When we lose a dearly loved companion, well-meaning friends may tell us about the five stages of grief we will go through. But do we really have to endure a long drawn out process in order to find peace and healing? Not necessarily.
The current theory about the “five stages of grief” began in the late 1960’s after Dr. Elizabeth Kubler-Ross published her book, “On Death and Dying.” Since then this has been the common approach when dealing with the loss of a loved one, and many of us have accepted that healing will take a long time – if ever.
But Dr. George Bonanno, a grief researcher at Columbia University, challenges the notion that grief has five stages, and is a lengthy process. Through a wide range of studies, he looked at how people grieved, and found something quite different. His conclusion is that people experience grief in various ways, and there is no evidence that they need to go through these stages. Dr. Bonanno found that resilience, along with a more forward and outward looking mental position is key to healing.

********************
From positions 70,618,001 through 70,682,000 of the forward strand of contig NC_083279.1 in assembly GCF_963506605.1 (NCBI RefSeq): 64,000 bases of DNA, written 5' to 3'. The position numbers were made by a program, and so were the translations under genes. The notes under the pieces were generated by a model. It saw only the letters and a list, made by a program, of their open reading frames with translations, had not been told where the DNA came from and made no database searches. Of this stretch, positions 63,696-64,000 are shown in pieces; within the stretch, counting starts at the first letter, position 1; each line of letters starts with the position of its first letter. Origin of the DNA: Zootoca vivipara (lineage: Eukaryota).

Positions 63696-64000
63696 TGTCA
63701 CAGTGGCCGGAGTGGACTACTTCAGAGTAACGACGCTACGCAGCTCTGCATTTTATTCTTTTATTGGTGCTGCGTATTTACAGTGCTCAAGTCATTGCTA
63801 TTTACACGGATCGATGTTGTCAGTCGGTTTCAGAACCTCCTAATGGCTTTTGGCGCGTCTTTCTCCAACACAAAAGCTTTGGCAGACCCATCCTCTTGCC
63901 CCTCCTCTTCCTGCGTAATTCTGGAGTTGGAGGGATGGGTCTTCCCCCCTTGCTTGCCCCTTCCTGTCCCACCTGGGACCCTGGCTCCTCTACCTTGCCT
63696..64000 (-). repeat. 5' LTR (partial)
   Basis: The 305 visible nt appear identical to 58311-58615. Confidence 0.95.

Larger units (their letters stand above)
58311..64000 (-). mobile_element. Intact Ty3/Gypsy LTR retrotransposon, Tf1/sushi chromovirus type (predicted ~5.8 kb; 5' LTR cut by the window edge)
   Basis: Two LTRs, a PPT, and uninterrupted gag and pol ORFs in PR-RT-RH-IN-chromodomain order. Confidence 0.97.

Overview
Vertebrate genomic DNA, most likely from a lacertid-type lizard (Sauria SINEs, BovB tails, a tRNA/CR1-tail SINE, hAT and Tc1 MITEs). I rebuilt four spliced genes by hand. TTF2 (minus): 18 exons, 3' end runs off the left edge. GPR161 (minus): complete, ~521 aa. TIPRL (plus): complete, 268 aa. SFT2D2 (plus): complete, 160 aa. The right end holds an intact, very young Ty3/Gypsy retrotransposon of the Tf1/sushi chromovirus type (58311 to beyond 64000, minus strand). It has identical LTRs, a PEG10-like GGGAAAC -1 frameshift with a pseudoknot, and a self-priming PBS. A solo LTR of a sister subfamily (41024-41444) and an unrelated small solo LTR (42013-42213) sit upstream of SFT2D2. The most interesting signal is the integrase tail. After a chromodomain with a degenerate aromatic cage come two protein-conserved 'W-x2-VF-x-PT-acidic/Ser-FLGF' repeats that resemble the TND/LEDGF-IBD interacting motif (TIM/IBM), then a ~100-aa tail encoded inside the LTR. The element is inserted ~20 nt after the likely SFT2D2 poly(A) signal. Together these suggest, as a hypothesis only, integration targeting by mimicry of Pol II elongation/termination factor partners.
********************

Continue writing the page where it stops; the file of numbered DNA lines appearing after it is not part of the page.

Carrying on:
When I shared these ideas with a friend who had recently lost her husband, she was actually quite relieved. Being a Buddhist, she had a very different approach to grief. She found that the meditative practice of acceptance helped her to let go of a sense of loss. Additionally, part of her tradition is the giving of alms – which for her means the doing of good deeds. These activities helped propel her forward in her new life. Still, at times, she felt pressure to conform to the western model. Read more…